MORE than 190 countries met in Paris last month, on the occasion of the 2015 United Nations Climate Change Conference (COP 21), and reached a deal to address the issue of climate change.
As always, forests and emissions from deforestation received attention throughout the conference.
In this context, it is more important than ever to draw public attention to the Global Forest Resources Assessment (FRA) 2015 report from the UN Food and Agriculture Organisation (FAO).
The report is titled “How Are The World’s Forests Changing?”
The FRA, produced every five years to provide a consistent approach to describing the world’s forests and how they are changing (source: www.fao.org), is the most comprehensive examination of forests worldwide, taking data from hundreds of sources and using teams of researchers from around the globe.
Many NGOs have accused the palm oil industry of being a major cause of deforestation, particularly in Malaysia.
It has been one of the key pillars of the campaigns to discredit palm oil.
But the new data from the FRA changes this.
Malaysia, one of the major players in the palm oil industry, is doing pretty well in terms of managing its forest resources.
Indeed, Malaysia’s forest area today is 22,195,100ha or 67.6% (more than two-thirds) of the land area.
In 2000, the coverage area was 21,591,000ha.
Between 2010 and 2015, forest area has risen by 14,000ha per year.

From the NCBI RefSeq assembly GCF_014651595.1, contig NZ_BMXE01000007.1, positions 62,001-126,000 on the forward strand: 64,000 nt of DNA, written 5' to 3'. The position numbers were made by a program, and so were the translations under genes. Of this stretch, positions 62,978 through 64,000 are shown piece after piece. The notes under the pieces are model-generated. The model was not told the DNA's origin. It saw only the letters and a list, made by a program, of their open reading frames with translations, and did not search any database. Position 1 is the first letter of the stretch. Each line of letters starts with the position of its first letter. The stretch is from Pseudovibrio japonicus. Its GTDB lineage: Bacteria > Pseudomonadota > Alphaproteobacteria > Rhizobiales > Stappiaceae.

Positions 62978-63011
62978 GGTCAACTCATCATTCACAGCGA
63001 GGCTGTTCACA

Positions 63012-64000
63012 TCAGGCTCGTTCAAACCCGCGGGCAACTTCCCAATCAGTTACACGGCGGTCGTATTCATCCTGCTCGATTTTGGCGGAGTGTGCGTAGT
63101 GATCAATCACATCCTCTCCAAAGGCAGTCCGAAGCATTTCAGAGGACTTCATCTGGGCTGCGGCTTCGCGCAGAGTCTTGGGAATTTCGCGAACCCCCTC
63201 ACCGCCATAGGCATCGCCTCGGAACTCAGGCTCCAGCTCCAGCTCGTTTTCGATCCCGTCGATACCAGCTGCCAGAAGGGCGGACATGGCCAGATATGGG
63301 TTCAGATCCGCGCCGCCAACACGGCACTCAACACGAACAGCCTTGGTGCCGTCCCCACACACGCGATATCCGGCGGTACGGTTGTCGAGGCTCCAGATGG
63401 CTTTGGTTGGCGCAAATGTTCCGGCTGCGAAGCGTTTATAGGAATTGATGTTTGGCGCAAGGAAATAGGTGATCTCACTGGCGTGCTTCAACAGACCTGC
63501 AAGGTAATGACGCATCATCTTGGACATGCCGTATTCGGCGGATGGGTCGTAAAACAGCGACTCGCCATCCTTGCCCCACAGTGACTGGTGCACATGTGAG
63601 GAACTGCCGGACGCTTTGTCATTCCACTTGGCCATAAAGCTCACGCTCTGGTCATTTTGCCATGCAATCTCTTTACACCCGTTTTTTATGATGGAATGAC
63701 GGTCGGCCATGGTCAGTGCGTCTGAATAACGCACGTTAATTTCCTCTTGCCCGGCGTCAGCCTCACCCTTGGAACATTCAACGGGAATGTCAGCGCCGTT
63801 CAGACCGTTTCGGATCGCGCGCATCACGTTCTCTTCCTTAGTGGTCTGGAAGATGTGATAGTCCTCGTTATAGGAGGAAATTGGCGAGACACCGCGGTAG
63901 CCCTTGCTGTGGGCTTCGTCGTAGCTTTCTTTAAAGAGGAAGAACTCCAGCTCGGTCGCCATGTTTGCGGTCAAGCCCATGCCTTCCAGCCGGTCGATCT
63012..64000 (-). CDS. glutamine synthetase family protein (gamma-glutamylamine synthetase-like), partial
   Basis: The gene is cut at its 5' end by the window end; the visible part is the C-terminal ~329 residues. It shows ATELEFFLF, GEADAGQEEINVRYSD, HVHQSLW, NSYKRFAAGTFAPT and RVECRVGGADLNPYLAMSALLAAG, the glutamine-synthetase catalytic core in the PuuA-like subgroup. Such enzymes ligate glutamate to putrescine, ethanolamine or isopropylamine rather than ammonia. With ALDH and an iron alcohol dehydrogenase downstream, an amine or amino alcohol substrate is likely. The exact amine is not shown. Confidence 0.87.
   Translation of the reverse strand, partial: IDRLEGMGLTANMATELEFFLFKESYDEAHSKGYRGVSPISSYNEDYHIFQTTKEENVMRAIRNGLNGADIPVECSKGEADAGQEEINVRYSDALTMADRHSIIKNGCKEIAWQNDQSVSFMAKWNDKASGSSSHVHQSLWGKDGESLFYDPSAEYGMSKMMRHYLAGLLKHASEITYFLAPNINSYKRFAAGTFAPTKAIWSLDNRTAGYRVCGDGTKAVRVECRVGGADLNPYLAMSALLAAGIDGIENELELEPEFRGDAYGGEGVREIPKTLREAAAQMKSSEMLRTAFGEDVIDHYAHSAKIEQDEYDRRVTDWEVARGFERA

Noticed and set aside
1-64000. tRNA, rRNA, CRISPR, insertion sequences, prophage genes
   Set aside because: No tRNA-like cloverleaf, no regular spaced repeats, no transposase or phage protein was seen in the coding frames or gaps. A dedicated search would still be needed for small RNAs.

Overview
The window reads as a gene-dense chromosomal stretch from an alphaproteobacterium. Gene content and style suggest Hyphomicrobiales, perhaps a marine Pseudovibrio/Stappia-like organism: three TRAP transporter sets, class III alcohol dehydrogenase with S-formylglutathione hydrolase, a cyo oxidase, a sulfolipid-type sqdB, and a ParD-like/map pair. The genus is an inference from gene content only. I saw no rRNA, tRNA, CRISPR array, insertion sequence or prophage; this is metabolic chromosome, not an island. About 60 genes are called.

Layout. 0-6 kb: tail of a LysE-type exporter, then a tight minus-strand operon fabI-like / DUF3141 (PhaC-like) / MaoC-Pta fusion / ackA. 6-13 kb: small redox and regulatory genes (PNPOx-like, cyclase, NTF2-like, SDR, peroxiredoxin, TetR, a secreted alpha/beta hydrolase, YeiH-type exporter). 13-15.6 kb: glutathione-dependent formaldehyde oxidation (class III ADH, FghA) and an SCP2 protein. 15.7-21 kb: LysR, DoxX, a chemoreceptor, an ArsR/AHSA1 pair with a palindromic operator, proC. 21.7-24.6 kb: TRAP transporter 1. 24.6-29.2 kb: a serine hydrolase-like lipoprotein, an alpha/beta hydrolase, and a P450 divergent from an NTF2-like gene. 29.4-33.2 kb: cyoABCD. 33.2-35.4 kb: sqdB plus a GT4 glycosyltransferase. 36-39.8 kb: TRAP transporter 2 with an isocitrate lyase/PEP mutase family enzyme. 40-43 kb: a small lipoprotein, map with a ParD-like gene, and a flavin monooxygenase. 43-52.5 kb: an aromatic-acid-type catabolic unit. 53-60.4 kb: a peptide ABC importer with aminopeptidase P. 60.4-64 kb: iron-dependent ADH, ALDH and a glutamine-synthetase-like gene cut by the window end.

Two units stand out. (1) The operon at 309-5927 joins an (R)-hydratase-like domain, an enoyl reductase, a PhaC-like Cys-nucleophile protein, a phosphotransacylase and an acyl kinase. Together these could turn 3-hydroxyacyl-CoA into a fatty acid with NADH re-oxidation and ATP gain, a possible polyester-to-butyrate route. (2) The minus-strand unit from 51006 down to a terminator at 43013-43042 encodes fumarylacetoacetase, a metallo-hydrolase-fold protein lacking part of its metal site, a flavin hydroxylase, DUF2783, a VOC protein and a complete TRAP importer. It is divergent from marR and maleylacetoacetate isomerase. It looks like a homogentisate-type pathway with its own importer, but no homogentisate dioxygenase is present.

In other words, Malaysia’s forest area is increasing, not decreasing.
Note that the primary forest is 5,041,1000ha (22.7% of forest area), other naturally regenerated forests are 15,188,000ha (68.4% of the total area), and with respect to planted forests, they represent 1,966,000ha or 8.9% of forest area.
Even when looking at forest cover – which calculates at forest canopy cover and includes smaller blocks of trees – Malaysia’s numbers are impressive.
Global Forest Watch, an initiative of the World Resources Institute, says Malaysia’s forest cover is around 29,000,000ha, upward of 80%.
Malaysia’s numbers are all the more remarkable following the past 25 years (1990-2015), when the global forest area continued to decline gradually as the global population continued to grow.
The positive aspect is that, as noted by the FAO report, “the focus on sustainable forest management has never been so high: more lands are designated as permanent forest, we have established more action and monitoring, reporting, and planning and stakeholder involvement is greater every day, and there is an almost universal legal framework legislating on sustainable forest management.
Larger areas are designated for the conservation of biodiversity and simultaneously forests have an increasingly important role in offering products and services.”
The authors also note that in 1990 the world had 4.128 billion hectares of forest; in 2015, this total area decreased to 3.999 billion hectares – bringing the terrestrial coverage rate down from 31.6% to 30.6% in 25 years.
From this point view, Malaysia sets a good example, its forest area decreased only slightly over the past 25 years.
The rate of its forest loss has effectively fallen to zero. The decrease in Malaysia’s forest area is smaller than the losses in developed countries such as Australia and Canada.
Malaysians should be proud because one of the main features highlighted by the report is that “the total forest area reported as primary has increased from 1990 to 2015, largely because more countries now report on this forest characteristic.